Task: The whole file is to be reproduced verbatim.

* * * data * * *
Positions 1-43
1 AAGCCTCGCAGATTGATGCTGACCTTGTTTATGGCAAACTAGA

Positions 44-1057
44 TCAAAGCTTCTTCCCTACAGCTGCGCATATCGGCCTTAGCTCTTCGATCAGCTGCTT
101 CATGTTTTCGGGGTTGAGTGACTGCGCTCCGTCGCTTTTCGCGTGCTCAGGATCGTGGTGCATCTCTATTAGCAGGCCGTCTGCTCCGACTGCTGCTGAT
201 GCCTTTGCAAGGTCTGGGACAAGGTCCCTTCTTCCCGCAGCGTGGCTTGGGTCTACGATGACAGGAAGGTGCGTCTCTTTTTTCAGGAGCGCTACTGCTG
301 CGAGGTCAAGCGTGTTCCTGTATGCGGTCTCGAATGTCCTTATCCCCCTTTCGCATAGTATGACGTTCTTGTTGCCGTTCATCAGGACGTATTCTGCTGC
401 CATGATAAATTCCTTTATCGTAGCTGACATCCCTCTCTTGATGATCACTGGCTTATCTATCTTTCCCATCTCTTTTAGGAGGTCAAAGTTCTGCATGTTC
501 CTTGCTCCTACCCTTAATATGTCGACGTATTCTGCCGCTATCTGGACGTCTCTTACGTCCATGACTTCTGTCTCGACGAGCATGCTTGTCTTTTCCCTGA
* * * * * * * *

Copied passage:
Positions 1-43
1 AAGCCTCGCAGATTGATGCTGACCTTGTTTATGGCAAACTAGA

Positions 44-1057
44 TCAAAGCTTCTTCCCTACAGCTGCGCATATCGGCCTTAGCTCTTCGATCAGCTGCTT
101 CATGTTTTCGGGGTTGAGTGACTGCGCTCCGTCGCTTTTCGCGTGCTCAGGATCGTGGTGCATCTCTATTAGCAGGCCGTCTGCTCCGACTGCTGCTGAT
201 GCCTTTGCAAGGTCTGGGACAAGGTCCCTTCTTCCCGCAGCGTGGCTTGGGTCTACGATGACAGGAAGGTGCGTCTCTTTTTTCAGGAGCGCTACTGCTG
301 CGAGGTCAAGCGTGTTCCTGTATGCGGTCTCGAATGTCCTTATCCCCCTTTCGCATAGTATGACGTTCTTGTTGCCGTTCATCAGGACGTATTCTGCTGC
401 CATGATAAATTCCTTTATCGTAGCTGACATCCCTCTCTTGATGATCACTGGCTTATCTATCTTTCCCATCTCTTTTAGGAGGTCAAAGTTCTGCATGTTC
501 CTTGCTCCTACCCTTAATATGTCGACGTATTCTGCCGCTATCTGGACGTCTCTTACGTCCATGACTTCTGTCTCGACGAGCATGCTTGTCTTTTCCCTGA